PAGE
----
Just as investors had determined that the technology and financials group were in the "no touch" zone, they came roaring back on Thursday. Jim Cramer smelled a fish. Why would money managers leave the very best stocks in order to pick up the ragged and unloved ones?
When Cramer attended CNBC's Delivering Alpha conference this week, he spoke with many big time money managers who seemed completely unwilling to deal with the techs and financials. They didn't seem to like or trust these businesses.
Cramer suspects that money managers have repeatedly gone back to the financials because they were considered "cheap" versus historical levels, and they decided to just give in and deal with them. Yet, they remain too hard to analyze.
"These managers might very well be right, theoretically. But I think it's time we speak truth to power and say just how wrong that's playing out now," the "Mad Money" host said.
The hottest stocks in the market, with exception of takeover targets, are those with companies that are disruptive technologies and the financials.
And Cramer totally gets why the big-money men would think of tech companies as out of date with stocks like Intel, IBM and Oracle, which can't seem to outrun the declines that are levered into their business.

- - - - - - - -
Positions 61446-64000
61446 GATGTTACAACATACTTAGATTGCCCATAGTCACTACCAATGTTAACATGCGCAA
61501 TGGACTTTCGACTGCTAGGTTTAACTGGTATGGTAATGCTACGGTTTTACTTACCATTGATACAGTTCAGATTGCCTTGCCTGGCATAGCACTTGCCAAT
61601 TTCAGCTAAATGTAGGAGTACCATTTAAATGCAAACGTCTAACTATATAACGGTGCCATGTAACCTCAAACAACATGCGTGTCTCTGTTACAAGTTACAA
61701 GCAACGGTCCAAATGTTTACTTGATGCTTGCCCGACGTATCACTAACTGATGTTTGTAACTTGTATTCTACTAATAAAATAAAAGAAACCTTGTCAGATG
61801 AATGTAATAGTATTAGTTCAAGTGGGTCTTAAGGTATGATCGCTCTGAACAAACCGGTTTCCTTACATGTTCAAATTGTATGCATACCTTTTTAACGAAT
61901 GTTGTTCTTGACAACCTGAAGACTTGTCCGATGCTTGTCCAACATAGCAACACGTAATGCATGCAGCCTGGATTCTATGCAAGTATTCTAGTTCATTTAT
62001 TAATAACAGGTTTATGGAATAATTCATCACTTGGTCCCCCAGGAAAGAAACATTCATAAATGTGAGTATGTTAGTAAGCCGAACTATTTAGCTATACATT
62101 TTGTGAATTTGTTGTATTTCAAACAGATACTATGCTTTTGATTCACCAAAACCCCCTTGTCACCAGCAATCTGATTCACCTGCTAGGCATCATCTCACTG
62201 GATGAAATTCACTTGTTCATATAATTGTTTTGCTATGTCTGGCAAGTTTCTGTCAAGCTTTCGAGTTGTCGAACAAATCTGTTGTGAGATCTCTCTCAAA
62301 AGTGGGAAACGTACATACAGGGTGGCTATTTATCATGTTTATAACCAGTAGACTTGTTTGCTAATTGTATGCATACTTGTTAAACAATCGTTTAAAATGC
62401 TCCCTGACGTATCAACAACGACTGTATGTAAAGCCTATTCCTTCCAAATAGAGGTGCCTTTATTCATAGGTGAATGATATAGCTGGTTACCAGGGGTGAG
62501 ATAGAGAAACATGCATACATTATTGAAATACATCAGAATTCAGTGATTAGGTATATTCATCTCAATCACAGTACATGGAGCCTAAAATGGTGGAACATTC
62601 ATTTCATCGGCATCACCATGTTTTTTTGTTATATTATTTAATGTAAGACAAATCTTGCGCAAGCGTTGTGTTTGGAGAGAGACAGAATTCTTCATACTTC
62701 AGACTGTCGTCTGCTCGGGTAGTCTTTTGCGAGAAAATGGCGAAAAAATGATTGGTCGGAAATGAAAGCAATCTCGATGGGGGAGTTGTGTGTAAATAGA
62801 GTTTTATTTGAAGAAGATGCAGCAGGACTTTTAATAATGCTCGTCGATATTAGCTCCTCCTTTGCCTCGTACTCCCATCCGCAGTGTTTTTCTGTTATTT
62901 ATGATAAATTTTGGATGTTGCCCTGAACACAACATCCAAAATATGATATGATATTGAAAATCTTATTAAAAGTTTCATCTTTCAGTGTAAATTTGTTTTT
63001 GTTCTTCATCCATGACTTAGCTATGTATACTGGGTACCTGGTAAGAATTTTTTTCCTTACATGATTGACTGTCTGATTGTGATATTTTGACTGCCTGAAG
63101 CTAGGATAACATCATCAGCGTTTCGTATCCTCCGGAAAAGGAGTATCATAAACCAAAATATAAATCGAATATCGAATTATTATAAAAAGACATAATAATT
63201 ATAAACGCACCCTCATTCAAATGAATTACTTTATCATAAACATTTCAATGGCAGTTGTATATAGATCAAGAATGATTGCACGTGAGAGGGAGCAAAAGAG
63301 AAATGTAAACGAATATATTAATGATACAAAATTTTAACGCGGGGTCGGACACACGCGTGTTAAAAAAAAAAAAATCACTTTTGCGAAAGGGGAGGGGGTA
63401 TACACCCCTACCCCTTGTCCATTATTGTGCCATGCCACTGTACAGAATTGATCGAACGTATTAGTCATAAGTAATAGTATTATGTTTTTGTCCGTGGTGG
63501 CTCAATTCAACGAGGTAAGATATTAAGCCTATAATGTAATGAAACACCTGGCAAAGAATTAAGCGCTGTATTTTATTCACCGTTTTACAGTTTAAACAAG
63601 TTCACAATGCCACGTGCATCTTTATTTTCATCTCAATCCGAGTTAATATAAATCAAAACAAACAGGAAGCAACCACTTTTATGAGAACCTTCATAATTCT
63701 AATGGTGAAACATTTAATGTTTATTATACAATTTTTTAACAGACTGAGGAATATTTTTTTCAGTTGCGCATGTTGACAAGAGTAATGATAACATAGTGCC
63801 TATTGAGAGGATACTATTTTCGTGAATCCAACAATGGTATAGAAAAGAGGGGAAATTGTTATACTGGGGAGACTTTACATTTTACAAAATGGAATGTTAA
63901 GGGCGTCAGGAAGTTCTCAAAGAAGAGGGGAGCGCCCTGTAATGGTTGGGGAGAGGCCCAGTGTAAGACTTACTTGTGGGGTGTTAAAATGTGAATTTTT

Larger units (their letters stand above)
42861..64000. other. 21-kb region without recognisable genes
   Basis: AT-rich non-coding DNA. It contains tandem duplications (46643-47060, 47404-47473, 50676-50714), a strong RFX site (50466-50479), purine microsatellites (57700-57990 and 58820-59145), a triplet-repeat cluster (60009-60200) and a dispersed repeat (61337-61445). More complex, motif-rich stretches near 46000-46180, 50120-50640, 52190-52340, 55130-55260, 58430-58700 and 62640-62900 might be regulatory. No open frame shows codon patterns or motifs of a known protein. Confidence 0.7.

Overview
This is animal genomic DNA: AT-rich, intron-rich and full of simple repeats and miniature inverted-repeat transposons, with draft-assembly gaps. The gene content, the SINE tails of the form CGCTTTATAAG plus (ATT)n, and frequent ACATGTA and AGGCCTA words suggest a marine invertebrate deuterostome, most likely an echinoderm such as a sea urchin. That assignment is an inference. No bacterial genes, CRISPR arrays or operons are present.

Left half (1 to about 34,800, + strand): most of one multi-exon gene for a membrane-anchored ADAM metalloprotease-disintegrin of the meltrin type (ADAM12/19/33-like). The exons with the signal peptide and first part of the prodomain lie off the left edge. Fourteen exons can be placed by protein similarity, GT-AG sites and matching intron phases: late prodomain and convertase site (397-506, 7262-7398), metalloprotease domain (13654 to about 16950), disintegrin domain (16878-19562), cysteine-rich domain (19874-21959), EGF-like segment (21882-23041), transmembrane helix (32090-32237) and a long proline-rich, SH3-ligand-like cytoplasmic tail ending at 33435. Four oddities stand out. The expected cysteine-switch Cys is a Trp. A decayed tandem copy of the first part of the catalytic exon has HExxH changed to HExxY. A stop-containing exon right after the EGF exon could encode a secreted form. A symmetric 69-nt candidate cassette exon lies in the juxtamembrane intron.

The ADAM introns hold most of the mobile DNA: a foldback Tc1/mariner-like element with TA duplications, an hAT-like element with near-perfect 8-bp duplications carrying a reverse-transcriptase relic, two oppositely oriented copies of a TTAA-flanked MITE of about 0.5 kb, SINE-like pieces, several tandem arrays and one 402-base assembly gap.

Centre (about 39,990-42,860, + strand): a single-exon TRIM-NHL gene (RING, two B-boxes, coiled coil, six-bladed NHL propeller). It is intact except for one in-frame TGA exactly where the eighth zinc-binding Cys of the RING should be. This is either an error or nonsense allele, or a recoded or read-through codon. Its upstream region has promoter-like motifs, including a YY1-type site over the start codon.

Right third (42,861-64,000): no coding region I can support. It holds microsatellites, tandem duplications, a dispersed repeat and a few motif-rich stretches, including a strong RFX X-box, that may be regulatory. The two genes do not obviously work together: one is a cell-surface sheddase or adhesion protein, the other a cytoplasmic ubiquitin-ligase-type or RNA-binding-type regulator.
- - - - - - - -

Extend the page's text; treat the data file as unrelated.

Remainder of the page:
But have they heard of tech savvy companies like Tableau Software? It hit an all-time high on Thursday and is up a whopping 47 percent for the year. Cramer also pointed out ServiceNow, which is one of the fastest growing IT companies out there. Sure, both of these can be disrupted, but not now as they are still forming.
Or how about Facebook? No one seemed to like it at Delivering Alpha, yet Cramer keeps hearing stories about companies that are growing tremendously through its advertising platform.
But it's not just the tech stocks that grabbed Cramer's attention, it was the biotechs, too.
Where were the big-money boys when Receptos and Celgene rallied again on Thursday? Nowhere, that's where. They were still looking at the old pharma companies like Merck, GlaxoSmithKline and Pfizer, which seem to have uncertain pipelines.
And then there were the banks, and Cramer saw that most people have given up on the banks just at the wrong time. The most important expense for this group is finally coming down—the legal expense.
What most managers missed is that some of these banks have spent billions in legal defense, just to end up paying billions to the United States in fines. Some may even argue that it would have been better to put the bad guys in jail than to make the shareholders pick up the brunt of the fines.
One major signal of the comeback to Cramer was when the Justice Department prosecutor Tony West left to go to PepsiCo.
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"But you want to have some fun? You caught the beginning of a major run in almost all of the big banks when West left the Justice Department for the greener pastures of PepsiCo. Right then, the analysts should have gone from a hold to a buy, but they were too busy thinking inside the box," Cramer said.
Ultimately, the big takeaway from Delivering Alpha for Cramer was that many portfolio managers seem to be scared of the past, so they come up with creative ways to avoid stocks like tech and finance.
But in Cramer's world there is more than one way to skin a cat—just when you think outside the box to reconsider traditional investment themes, the money flows in.